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Weaver v. Giffels

Court of Appeals of Michigan

November 10, 2016

LISA ANN WEAVER, formerly known as LISA ANN WEAVER-GIFFELS, Plaintiff-Appellee,
v.
JAMES MICHAEL GIFFELS, Defendant-Appellant.

         Kalamazoo Circuit Court LC No. 2010-007630-DM

          Before: Murray, P.J., and Hoekstra and Beckering, JJ.

          Murray, P.J.

         Typically a divorced parent's child support obligation ends when the child turns 18 years old, i.e., is no longer a minor. An exception to that rule exists, however, when the child turns 18 but is still attending high school and is residing on a "full-time basis" with the child support recipient. MCL 552.605b(2). This case presents the question of what is meant by residing on a "full-time" basis with the child support recipient. The circuit court, focusing on the parties' argument over the meaning of "full-time basis, " concluded that residing on a "full-time" basis meant that the child must still be residing with the support recipient in full compliance with the child custody or parenting time order. We hold that the support order is irrelevant to the analysis, and that an 18-year-old child is residing on a "full-time" basis with the support recipient when the child is residing only with that parent. As a result, we reverse the circuit court order to the extent it ruled that compliance with the parenting time order constituted "full-time, " and remand for the trial court to determine whether the 18-year-old resided with her mother on a fulltime basis.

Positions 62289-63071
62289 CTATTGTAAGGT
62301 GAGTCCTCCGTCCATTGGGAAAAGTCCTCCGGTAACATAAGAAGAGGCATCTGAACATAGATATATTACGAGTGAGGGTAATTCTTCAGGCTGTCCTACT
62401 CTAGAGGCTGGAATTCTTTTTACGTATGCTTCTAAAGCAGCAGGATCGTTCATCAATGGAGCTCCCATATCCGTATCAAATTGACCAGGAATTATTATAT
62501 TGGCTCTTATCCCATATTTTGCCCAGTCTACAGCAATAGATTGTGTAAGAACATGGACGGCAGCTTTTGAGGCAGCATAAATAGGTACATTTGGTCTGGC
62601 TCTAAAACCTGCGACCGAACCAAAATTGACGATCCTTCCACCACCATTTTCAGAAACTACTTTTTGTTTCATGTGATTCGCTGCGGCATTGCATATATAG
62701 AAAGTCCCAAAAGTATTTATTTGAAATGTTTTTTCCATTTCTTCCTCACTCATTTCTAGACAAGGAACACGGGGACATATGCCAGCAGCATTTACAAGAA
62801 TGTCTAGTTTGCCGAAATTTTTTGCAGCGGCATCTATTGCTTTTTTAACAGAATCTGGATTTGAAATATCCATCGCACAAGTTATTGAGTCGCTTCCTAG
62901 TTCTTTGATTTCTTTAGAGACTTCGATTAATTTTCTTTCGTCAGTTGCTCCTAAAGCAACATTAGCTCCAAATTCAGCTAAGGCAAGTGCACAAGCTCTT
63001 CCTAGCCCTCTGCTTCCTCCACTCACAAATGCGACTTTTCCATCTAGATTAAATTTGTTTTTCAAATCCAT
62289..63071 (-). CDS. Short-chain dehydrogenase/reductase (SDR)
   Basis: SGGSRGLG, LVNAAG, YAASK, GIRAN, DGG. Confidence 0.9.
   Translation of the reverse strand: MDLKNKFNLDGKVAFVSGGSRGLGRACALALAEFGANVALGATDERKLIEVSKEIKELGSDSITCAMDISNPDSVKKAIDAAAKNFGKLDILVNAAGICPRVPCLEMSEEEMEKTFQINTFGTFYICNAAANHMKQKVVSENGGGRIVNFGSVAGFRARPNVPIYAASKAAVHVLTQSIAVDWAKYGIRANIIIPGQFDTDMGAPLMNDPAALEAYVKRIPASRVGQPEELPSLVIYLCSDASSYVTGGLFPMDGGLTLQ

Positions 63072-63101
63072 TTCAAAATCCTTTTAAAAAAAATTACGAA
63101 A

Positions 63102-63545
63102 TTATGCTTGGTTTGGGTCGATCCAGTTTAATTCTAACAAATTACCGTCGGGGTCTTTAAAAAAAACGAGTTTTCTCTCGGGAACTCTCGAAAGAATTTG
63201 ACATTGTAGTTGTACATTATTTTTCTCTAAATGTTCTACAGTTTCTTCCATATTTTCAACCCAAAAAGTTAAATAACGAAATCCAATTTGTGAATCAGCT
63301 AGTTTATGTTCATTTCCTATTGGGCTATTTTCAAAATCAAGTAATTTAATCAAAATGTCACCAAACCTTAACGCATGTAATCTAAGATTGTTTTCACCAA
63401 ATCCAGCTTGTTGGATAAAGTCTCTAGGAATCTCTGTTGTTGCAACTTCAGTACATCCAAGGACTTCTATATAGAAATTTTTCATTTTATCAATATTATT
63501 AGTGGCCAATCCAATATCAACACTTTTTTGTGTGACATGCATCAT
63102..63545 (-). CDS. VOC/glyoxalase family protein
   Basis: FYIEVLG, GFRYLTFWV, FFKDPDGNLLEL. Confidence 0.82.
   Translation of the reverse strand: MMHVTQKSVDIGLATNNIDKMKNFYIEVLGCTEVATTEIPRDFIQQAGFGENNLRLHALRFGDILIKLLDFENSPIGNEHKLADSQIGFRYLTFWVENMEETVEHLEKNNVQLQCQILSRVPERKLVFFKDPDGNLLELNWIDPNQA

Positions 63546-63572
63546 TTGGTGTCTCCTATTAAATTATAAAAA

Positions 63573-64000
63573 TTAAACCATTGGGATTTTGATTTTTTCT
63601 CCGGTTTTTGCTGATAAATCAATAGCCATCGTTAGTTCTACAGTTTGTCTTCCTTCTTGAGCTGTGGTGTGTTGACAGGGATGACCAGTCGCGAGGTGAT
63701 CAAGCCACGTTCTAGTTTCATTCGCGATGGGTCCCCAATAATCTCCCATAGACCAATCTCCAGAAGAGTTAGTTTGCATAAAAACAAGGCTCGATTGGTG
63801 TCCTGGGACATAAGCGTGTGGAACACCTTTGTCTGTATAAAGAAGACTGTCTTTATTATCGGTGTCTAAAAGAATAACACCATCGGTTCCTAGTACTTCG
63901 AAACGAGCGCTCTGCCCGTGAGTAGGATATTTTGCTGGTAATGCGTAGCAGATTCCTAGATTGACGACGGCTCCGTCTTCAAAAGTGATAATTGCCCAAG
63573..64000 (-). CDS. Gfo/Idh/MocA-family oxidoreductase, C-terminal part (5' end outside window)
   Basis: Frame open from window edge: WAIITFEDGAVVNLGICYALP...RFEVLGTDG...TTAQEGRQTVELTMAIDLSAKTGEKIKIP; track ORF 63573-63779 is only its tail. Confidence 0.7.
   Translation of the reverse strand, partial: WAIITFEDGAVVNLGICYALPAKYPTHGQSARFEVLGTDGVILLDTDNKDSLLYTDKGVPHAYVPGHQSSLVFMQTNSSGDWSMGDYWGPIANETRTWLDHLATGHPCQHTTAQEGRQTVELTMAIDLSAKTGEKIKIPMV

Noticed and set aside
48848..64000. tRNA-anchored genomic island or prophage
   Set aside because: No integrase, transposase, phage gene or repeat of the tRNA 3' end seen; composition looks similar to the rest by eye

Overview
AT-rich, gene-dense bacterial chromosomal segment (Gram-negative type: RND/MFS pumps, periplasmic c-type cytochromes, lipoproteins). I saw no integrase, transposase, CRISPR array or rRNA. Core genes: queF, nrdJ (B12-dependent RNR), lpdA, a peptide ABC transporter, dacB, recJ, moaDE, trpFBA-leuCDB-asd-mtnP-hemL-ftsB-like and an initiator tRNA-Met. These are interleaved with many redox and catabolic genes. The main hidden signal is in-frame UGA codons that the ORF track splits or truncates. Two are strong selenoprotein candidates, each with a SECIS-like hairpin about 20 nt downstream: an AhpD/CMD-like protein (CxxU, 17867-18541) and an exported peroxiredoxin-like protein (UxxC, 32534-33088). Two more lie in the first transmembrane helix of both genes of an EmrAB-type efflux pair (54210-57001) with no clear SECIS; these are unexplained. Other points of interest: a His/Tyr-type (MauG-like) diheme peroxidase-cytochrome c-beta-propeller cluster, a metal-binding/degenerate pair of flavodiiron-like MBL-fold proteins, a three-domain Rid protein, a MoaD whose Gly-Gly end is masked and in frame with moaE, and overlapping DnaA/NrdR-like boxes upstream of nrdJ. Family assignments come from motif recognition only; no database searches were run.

I. FACTS AND PROCEDURAL HISTORY

         Plaintiff and defendant were married on August 3, 1991, and had two children, KG and MG, during the marriage. Plaintiff filed for divorce, and the judgment of divorce eventually entered provided, among other things, that the parties would share joint legal and physical custody of the children. Specifically, the judgment provided that the children would reside primarily with plaintiff while defendant would have parenting time in an amount agreed to by the parties or, if no agreement could be reached, according to the schedule set forth in the judgment. Pursuant to the Uniform Child Support Order, incorporated by reference into the judgment of divorce, defendant was ordered to pay a total of $2, 000 per month in child support.[1] The Uniform Child Support Order provided that defendant's support obligation for each child would continue as follows:

through the end of the month of the later: 1) the child's 18th birthday, or 2) the last day of regularly attending high school full-time with the reasonable expectation of graduating, as long as the child is residing full-time with the recipient of support or at an institution, but under no circumstances shall the support obligation continue after the month that the child reaches age 19½.[2]

         According to defendant, following entry of the judgment, the parties informally agreed to a parenting time arrangement that allowed the children to reside with plaintiff four days per week and with defendant three days per week. That arrangement continued for all times relevant to these proceedings.